What we now call the consumer technology industry was born November 30, 1920, when the first consumer electronics product, the two-piece RA-DA, the first commercially produced radio designed for the mass market, rolled off the Westinghouse assembly line in East Pittsburgh. After a two-year period of hectic technological, business and legislative/regulatory developments following the end of World War I, the Westinghouse RA-DA and the entire radio industry emerged, becoming the dominant consumer technology product for three decades. On the centennial of our industry, let’s take a look at the events of 1919-1920 that cleared the way for the future.
Imagine perfect sound quality at every live show. Dream on, you say? It’s real: THX and Mixhalo are democratizing live audio so Steven Tyler’s screeching vocals will follow you around — and every seat in the house will be the best seat in the house.
There’s not a lot that’s new for Apple’s latest iPhones, the 6.1-inch iPhone 11, 5.8-inch iPhone 11 Pro and the 6.5-inch iPhone 11 Pro Max. Yes, there is a bump in processing power, better battery life and some camera upgrades, but no new must-have features for iPhone X or Xs owners, including no support for 5G networks, which deliver 1Gbps speeds while you’re on the go.
Industry observers and executives alike remain stunned at how, in just five relatively short years, 4K UHD TVs transformed from a pricey curiosity to a race-to-the-bottom commodity. Based on this perhaps flawed phenomena, the industry is optimistic that 8K will follow the same super-speedy adoption path, sans 4K’s rapid price erosions.
Political uncertainty, trade wars and regional economic worries are shaking consumer confidence, and TV prices continue a precipitous decline. These and other factors will combine to produce an overall slightly down year in overall consumer technology sales, according to market research company GfK.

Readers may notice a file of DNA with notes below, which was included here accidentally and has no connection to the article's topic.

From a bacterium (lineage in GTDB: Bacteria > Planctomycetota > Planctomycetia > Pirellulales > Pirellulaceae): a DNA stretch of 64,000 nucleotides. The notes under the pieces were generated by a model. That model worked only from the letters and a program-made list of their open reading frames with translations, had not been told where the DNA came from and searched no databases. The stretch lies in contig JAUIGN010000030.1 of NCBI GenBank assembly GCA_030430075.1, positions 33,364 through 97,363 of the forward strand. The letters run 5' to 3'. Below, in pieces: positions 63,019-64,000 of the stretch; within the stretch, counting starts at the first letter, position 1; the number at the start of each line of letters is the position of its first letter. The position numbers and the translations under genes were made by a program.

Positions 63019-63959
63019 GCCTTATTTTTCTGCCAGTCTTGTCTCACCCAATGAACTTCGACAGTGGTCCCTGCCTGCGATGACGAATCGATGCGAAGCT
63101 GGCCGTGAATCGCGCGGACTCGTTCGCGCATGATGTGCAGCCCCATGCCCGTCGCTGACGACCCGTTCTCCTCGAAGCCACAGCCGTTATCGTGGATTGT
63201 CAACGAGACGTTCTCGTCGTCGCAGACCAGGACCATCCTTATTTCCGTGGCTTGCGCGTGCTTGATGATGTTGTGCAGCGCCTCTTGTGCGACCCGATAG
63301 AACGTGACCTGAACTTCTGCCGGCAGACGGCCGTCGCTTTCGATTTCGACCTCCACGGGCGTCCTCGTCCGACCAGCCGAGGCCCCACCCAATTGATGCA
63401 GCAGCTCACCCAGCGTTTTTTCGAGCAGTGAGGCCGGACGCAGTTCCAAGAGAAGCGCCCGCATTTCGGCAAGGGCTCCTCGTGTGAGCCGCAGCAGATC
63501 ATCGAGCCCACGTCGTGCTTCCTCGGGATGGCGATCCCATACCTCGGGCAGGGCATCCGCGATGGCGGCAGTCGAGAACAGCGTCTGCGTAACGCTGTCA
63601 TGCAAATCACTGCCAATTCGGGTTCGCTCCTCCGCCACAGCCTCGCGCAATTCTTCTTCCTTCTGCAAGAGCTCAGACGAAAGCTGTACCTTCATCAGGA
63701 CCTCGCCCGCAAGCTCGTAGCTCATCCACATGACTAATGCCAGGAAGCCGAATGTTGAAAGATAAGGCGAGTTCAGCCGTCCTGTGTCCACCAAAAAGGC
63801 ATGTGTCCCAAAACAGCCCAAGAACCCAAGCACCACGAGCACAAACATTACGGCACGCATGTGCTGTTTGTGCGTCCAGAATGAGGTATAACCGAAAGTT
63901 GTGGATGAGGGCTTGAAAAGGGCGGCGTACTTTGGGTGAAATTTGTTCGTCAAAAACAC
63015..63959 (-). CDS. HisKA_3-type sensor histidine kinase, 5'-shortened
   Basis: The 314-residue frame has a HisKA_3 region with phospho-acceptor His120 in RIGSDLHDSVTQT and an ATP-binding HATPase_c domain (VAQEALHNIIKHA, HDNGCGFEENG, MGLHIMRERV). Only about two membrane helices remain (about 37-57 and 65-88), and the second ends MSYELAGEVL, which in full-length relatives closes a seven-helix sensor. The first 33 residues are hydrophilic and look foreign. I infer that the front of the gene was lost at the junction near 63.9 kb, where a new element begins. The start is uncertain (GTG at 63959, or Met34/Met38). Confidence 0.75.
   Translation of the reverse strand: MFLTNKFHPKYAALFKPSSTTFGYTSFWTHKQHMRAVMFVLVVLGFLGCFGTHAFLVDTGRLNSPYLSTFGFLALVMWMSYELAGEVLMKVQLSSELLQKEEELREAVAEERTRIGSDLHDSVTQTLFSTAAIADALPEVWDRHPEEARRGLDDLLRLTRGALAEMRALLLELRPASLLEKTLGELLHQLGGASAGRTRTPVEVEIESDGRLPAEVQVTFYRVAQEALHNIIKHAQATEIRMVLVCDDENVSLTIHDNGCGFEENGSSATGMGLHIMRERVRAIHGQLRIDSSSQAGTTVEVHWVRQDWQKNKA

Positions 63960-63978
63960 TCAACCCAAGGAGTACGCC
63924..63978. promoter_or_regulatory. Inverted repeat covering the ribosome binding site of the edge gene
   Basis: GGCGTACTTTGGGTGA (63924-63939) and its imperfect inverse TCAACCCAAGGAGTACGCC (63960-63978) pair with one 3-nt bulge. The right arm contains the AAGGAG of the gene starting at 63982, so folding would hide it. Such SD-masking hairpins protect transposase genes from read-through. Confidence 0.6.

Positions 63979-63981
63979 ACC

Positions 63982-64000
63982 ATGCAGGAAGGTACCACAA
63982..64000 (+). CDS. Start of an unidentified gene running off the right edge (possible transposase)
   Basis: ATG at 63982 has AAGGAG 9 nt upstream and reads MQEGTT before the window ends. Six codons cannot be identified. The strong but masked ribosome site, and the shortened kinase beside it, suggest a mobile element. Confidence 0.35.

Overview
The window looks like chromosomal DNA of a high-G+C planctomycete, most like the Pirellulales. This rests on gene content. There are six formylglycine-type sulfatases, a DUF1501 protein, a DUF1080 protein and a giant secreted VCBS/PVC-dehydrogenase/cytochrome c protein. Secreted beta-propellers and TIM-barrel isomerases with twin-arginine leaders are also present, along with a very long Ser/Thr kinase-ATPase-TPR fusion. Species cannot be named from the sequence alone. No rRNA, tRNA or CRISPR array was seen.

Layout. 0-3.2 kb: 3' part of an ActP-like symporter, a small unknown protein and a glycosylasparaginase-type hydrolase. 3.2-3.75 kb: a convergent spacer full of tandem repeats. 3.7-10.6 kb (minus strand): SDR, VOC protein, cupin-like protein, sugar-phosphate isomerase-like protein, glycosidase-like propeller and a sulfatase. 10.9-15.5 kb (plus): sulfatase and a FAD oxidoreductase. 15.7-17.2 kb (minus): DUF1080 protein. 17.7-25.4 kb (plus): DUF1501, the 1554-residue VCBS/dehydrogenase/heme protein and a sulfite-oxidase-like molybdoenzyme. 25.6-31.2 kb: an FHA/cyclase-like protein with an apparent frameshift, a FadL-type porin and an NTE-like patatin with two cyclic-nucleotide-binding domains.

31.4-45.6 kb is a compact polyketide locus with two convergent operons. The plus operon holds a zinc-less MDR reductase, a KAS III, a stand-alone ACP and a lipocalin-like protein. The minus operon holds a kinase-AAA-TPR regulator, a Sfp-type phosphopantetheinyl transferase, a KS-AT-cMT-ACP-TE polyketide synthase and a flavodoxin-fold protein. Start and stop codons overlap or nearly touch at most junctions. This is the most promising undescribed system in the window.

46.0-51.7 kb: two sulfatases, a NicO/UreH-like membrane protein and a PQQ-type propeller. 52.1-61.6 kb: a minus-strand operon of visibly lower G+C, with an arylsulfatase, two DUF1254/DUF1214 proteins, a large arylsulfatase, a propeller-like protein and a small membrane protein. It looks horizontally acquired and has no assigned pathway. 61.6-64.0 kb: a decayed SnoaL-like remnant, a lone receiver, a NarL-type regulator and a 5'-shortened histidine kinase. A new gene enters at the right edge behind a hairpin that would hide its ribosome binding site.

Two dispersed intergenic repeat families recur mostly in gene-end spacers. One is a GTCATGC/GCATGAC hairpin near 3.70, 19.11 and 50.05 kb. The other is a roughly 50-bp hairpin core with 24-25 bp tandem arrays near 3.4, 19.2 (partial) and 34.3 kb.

IFA’s annual event in Berlin is where Europe goes to find the smartest of devices for the coming year. Walking the show, we found brands are focused on wireless — both in terms of connections and power.
Since our visit to IFA in 2018, we now see that the kitchen and laundry room are clearly woven into the smart home, with new digital devices packed with AI that will help us clean, cook and connect.
TCL will enter the mobile phone business with its first phone, the high-featured but low-priced PLEX. The phone is due to go on sale in Asia and Europe in October for just €329, and according to a TCL spokesperson, the PLEX will appear in the U.S. sometime during the first half of next year.
Amazon continues to expand its lineup of Fire TV-enabled devices with three new offerings, all of which are available for pre-sale immediately with availability later this fall: the Nebula Fire TV soundbar, a second-generation Fire TV Cube and a 65-inch Fire TV 4K TV from Toshiba.
The simplest home security system is one that is professionally installed, where you choose a PIN code once the pros are done drilling and wiring, and pay your monthly monitoring fees. But a professionally installed system is expensive, which is where a system such as SimpliSafe comes in.
No one goes to a big-name concert in an arena or stadium to listen to music. We go to experience the music. We accept this concert listening versus experiential listening trade-off because we know our seats won’t be exactly front-and-center, that it’s taking place in an acoustically-challenged venue that won’t remind anyone of Carnegie Hall, and that the venue will be equipped with sound systems more concerned with pounding out thunderous, ear-splitting volume to reach the outermost seats than delivering a truly satisfying music experience. But THX and an upstart start-up called Mixhalo want to make concert going less of a listening v. experience trade-off by showcasing the actual musical aspect of a live show.